“And then we have another man, Pastor Emmanuel Mananyina… he’s thinking about different churches and [asking] ‘how are people using this Scripture in their churches?’ And as we translate, he’s thinking, how are people going to be preaching off of this if we translate it this way? Is that really what God’s word is conveying, or is that going to abuse God’s word? He also tries to promote peaceful relations between different ethnic groups and people groups here.”

“The youngest translator, Elijah Sumani, his memory is so sharp and detail-oriented. [In proofreading] he sees the details from punctuation to spelling and capitalization.” Ersland appreciates it especially when Sumani finds errors that could have easily been overlooked.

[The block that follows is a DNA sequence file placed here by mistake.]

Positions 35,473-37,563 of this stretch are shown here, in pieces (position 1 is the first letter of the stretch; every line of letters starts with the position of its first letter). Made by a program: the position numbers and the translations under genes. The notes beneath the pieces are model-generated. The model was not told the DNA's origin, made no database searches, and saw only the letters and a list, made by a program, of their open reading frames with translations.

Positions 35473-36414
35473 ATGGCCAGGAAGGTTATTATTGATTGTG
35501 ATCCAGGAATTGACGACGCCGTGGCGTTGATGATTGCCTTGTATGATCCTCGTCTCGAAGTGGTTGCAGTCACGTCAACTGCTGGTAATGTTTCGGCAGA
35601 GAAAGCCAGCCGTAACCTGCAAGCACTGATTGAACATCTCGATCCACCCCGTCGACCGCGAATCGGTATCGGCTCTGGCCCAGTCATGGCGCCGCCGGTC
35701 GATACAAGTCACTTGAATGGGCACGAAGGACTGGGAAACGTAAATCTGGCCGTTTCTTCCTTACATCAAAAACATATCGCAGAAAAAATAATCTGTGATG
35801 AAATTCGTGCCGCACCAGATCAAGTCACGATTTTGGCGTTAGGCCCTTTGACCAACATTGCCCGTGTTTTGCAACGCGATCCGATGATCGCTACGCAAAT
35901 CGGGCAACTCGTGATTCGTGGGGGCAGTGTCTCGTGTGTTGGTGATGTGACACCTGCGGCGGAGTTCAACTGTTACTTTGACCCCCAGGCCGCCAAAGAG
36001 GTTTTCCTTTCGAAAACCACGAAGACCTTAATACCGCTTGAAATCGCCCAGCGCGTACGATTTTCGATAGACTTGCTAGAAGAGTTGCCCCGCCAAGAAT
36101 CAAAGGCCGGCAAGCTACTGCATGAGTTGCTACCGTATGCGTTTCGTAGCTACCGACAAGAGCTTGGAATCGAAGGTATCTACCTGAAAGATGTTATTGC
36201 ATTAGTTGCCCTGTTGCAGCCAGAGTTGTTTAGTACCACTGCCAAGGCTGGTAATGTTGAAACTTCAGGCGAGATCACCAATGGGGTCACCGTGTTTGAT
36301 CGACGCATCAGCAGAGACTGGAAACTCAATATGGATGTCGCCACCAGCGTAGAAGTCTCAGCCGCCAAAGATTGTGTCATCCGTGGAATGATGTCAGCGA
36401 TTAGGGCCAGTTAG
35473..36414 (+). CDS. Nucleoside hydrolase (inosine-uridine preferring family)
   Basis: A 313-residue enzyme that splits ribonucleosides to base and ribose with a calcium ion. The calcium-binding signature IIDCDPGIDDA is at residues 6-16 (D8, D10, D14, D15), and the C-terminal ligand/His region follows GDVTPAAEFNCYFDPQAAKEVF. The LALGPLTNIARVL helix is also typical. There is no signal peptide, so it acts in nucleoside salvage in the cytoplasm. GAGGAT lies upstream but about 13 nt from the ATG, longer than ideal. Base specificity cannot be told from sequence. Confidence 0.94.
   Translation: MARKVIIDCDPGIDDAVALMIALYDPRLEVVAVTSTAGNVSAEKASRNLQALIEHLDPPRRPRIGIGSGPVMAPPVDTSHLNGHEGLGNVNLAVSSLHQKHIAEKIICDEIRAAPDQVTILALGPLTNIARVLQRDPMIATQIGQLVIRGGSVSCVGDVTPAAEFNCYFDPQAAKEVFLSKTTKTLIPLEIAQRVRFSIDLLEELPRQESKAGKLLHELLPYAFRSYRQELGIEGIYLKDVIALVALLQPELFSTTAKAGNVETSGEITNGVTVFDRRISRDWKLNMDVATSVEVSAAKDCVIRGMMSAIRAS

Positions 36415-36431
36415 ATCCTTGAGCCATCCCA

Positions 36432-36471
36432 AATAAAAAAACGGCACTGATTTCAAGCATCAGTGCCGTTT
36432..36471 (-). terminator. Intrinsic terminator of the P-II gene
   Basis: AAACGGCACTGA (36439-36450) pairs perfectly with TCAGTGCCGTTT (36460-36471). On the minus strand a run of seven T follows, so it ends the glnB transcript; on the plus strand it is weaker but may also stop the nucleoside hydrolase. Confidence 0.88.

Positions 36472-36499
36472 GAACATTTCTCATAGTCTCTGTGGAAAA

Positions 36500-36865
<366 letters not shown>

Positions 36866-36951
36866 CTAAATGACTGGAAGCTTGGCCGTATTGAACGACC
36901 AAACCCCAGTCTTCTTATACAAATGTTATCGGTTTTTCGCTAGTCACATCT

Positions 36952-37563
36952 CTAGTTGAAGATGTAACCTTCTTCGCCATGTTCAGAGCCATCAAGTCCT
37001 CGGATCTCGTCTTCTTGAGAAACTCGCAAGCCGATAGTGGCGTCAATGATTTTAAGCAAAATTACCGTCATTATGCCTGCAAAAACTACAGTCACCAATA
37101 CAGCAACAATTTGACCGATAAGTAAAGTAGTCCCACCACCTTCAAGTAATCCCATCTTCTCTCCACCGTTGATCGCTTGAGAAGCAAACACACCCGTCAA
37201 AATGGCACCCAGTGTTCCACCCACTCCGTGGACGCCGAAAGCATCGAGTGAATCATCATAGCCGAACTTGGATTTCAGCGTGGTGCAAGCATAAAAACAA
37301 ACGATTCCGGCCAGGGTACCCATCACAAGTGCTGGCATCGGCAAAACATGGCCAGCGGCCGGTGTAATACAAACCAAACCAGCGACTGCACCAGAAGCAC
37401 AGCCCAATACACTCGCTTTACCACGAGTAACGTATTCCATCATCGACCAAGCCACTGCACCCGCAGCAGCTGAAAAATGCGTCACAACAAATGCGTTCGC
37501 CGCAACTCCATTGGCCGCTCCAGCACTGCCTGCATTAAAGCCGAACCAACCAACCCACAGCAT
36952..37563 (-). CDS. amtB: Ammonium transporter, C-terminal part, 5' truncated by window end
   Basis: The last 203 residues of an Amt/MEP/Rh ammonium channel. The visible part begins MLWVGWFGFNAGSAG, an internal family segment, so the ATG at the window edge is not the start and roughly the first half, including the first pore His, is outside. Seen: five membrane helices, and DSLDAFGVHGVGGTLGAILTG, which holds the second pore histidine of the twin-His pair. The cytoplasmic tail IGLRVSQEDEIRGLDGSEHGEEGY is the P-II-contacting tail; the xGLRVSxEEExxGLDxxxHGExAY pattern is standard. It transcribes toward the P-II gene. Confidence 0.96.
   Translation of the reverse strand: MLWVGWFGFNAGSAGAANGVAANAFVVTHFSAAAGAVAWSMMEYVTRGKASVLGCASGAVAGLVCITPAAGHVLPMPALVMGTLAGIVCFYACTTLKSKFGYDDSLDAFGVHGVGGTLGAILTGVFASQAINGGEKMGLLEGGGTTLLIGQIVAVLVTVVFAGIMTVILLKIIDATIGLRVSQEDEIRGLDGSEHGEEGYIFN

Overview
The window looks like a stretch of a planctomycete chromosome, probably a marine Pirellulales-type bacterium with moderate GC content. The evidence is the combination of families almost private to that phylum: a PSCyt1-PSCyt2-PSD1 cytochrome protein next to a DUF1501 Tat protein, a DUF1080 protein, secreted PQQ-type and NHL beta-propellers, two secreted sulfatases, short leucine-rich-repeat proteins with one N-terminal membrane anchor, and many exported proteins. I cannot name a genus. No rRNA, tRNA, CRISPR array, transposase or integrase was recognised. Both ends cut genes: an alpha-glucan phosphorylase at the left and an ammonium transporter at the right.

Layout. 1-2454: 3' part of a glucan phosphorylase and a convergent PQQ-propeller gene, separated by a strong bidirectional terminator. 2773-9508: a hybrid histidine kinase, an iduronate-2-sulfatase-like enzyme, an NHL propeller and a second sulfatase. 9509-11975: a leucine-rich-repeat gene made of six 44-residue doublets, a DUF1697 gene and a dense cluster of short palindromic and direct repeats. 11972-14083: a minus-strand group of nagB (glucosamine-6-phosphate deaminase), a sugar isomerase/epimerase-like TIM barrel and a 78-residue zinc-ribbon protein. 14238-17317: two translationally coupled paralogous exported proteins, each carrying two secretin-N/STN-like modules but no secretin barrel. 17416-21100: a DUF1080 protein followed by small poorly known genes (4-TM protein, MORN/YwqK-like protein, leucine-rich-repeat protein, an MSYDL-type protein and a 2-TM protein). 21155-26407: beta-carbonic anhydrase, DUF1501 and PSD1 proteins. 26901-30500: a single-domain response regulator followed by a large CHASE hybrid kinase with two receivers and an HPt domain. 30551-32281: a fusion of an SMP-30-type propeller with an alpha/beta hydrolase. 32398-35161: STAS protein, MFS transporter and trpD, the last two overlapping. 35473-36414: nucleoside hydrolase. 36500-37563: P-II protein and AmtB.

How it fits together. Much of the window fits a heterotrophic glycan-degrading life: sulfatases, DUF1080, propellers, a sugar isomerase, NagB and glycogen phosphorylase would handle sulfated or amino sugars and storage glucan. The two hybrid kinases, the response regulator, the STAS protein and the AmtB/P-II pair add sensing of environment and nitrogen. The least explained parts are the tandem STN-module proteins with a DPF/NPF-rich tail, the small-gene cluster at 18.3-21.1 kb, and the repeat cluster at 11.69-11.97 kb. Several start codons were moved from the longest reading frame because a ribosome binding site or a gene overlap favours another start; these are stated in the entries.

Each working day, the team drafts 8-12 verses, depending on the difficulty of the passage. “Sometimes the challenges are some of the animals and some trees. We don’t have them here.” Reverend Mananyina acknowledges, “Sometimes we just …represent the nature of the tree here. But we don’t have the actual tree here and some of the animals the same thing.”

Mananyina, Sumani, Wajak, and Ersland work through these challenges and more to progress the Old Testament through the four stages of translation. Seven years later, they await a full read-through of the Bible when the Old and New Testaments are joined! Join us in prayer for the Komba people to receive their full Bibles soon.